What I thought is that the story of Adam and Eve is conventionally told as one in which they lose their innocence and experience shame.  If shame is a by-product of being cut off from that greater part of the self, from the inner office, from the vacuum motor (see previous post, please), if it occurs when the mahout falls off the elephant, so to speak, when the ego loses communication with the soul, to put it another way, then returning to the garden is the reconnection of our “I” identity with our more eternal part, with our souls.  It’s about that journey from a child’s connectedness with the universe through development of a sense of individual self, and then to a reunion with the universe but still maintaining the ability to see the self as distinct now.

If the key is to reconnect with the soul, I would say that we discover that connection through the love we finally hear when we call out from the heart, that cry that I think the Jewish Shema prayer embodies (it’s on my mind because I have this plan to attend this evening Friday night services at a shul for the first time in years — the invitation, which I am taking as a general and not personal one, from someone who has very good hosting skills, came through a guy — I have to ask myself why I am listening to him when I have never attended services where Gita attends, despite her having invited me years ago, and my answer is to laugh gently at my ego).  That calling of our soul to us can be difficult to hear amid all the noise of our lives, and sometimes I think we unfortunately hear it best in the relative quiet of loneliness and despair.  It’s one of those gifts of desperation people talk about.  But it really is one that keeps on giving, and in a good way.


November 25, 2011

I decided to try to write here about shame because I don’t understand it, or at least I don’t call by that name the feelings it is used to label.  Or so it seems to me.

I do embarrassment and guilt all too easily, regret, too.  I am aware at times with feeling upset with myself for having done something, or not having done something, and those feelings tend to feel like a need to be better than I am, if not perfect.  Sometimes I have a really hard time letting go about feeling bad about something.   So it’s not that I don’t have negative reactions to things I’ve done.  But I think I’m missing something about the component of feeling humiliated or disgraced, of some internal feeling of having failed in some way that says something about me generally as a person, as opposed to feeling that I failed in a particular task or role.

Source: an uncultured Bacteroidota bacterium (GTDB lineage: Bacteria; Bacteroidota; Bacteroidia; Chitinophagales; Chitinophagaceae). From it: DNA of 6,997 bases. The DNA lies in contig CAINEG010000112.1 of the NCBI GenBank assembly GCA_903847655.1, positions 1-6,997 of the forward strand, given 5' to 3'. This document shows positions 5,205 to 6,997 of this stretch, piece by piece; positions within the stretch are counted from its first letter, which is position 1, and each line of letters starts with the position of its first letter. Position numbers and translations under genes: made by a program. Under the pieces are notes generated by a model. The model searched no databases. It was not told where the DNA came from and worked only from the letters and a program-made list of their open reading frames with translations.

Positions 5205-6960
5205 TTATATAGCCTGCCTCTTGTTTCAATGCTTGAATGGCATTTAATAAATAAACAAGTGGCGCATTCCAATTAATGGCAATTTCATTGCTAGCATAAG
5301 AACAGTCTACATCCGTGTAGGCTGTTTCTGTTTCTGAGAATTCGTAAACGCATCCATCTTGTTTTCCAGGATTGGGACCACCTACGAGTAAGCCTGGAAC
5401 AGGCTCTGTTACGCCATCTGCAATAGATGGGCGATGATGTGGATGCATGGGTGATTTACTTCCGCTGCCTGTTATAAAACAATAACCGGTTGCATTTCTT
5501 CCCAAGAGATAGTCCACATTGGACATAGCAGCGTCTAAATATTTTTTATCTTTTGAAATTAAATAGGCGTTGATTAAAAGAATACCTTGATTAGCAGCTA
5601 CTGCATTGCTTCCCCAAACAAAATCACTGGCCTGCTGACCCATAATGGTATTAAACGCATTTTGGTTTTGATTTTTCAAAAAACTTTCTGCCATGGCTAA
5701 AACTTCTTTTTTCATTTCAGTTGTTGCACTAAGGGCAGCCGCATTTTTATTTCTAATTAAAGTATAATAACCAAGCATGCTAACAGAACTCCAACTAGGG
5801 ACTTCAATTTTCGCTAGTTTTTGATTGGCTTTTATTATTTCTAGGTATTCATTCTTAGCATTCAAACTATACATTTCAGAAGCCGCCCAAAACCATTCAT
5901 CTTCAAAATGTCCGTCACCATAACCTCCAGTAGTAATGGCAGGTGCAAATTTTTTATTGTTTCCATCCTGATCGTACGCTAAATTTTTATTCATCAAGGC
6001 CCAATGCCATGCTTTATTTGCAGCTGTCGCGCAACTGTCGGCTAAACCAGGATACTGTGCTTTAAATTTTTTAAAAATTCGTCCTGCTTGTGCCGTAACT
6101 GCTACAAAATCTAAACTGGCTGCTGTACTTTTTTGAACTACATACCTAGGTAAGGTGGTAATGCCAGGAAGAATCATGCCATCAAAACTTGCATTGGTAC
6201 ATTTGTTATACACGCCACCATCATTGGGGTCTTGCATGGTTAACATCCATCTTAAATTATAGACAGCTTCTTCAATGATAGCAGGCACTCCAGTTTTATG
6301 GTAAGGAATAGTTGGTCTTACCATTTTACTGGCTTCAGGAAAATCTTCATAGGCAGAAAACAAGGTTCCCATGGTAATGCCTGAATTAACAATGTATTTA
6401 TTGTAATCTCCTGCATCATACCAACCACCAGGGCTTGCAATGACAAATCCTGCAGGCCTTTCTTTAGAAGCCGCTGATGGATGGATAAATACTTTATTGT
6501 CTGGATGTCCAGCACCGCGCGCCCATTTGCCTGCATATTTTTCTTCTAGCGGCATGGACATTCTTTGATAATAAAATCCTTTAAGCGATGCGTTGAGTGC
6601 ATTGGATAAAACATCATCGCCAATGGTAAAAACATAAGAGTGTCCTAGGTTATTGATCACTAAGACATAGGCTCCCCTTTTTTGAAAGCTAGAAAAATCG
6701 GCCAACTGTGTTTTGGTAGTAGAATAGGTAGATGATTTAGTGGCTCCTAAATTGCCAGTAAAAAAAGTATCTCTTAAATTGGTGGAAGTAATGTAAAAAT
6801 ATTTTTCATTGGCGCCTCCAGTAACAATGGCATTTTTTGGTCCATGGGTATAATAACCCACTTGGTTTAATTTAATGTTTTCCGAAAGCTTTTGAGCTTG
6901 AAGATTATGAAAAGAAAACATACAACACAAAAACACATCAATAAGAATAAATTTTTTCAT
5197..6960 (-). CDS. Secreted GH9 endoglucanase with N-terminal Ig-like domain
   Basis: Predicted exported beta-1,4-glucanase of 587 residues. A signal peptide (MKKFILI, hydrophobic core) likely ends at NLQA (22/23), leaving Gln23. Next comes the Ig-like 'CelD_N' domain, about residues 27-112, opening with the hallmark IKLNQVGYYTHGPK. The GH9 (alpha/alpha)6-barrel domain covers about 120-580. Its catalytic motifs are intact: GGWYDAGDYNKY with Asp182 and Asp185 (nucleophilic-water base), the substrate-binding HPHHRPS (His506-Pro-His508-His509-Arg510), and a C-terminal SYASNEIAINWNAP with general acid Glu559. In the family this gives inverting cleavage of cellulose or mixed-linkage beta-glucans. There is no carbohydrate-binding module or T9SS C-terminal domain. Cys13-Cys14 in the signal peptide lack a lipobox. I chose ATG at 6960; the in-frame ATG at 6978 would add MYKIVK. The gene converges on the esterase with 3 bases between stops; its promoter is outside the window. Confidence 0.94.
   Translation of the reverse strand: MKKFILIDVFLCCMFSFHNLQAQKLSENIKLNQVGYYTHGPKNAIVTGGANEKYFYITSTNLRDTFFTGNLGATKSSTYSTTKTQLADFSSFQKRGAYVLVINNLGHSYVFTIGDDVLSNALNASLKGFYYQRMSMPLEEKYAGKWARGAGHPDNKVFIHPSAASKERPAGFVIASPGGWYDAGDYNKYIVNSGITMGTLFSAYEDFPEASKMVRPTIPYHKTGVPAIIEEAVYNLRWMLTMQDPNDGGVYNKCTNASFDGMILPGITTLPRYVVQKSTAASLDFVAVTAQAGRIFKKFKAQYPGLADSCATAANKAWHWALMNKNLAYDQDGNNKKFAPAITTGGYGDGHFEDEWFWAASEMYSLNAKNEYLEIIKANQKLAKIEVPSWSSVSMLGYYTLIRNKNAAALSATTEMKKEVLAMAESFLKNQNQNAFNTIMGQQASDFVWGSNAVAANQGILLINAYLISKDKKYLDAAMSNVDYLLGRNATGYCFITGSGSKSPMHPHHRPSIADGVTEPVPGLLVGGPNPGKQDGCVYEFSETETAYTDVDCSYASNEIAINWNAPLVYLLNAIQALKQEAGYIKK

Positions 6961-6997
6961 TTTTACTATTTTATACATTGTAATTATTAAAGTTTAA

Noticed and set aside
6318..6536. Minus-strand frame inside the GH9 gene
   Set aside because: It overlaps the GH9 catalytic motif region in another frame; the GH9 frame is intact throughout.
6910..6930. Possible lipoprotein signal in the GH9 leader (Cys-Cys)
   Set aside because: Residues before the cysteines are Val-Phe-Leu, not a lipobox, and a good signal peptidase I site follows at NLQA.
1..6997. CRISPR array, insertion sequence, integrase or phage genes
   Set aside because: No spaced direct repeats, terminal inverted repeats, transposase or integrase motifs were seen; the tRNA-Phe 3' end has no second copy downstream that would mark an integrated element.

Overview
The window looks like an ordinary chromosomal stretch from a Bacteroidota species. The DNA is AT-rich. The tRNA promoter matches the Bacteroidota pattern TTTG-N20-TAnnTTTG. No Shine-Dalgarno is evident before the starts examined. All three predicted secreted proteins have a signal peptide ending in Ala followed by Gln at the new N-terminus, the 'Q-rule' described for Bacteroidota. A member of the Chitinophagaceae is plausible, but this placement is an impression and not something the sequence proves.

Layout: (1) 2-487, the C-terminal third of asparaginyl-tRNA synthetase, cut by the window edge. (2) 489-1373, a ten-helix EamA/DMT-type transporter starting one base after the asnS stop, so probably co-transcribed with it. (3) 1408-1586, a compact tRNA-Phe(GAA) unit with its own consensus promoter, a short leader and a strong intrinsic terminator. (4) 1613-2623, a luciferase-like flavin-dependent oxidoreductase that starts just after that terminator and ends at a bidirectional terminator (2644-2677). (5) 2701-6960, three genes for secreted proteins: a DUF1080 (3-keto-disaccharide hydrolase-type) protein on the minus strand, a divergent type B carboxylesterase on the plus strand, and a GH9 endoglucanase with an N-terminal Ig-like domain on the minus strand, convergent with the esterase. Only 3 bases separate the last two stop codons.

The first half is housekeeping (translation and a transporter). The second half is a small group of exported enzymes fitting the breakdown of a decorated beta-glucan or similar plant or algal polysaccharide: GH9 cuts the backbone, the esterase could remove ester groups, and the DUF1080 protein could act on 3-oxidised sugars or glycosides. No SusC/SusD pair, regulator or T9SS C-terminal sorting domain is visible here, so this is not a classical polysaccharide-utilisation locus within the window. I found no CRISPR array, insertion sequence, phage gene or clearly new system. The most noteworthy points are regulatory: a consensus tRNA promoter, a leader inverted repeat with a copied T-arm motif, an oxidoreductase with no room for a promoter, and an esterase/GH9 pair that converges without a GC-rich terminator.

I don’t think of myself as having particularly high self-esteem or self-confidence, so I don’t think it’s probably because somehow I think pretty well of myself despite whatever it is I’m upset that I did that I don’t feel shame.  Maybe it has more to do with how I think about myself in a structural way, that my self who did the thing isn’t all of me but sort of the front office.  So, that front office may need some house cleaning, some improvement, some retraining, and it may need to apologize and make amends or try to rectify or retry a transaction, but at the same time the inner office remains distinct.  It’s not that this inner office has no role or connection to what happened, but it is not directly responsible, it is more of an observer, like a teacher, who then helps in directing the clean-up phase.  My point here is that I don’t think I separate my actions from what I identify as self completely, but I also don’t see them as coincident.  They are not of the same sort.  Maybe instead of front office, I should use the analogy of vacuum  attachment or something for the part of me that acts; yes, the vacuum motor powers the thing, but it isn’t directly involved when the attachment eats the rug fringe.  In any case, the parts are linked and connected and integrated with each other, but they are distinct in some way that allows me to locate my identity with something different from the sum of my actions or with the part of me that engaged in them.  Maybe this allows me to have a vantage point from which to remonstrate with the part of me that acts without getting consumed by it.  This sort of set-up might be consonant with my sense of being able to witness what I do —  good, bad, and indifferent — in order to learn the lesson, neutralize the emotion, and move out of the situation and into what’s next.

I’m not sure about this explication, this is kind of extemporaneous, but I have wondered about “shame” before, and I thought maybe now was as good a time as any to try to figure out why I draw such a blank when people use it as a point of reference.  Especially because I get the sense that people who do sometimes find it crippling.  I guess I’m hoping my exploration of the subject might be helpful by suggesting there are other ways to conceptualize the self that don’t lead to moral anarchy and may be more helpful in not getting unproductively stuck in self-punishment.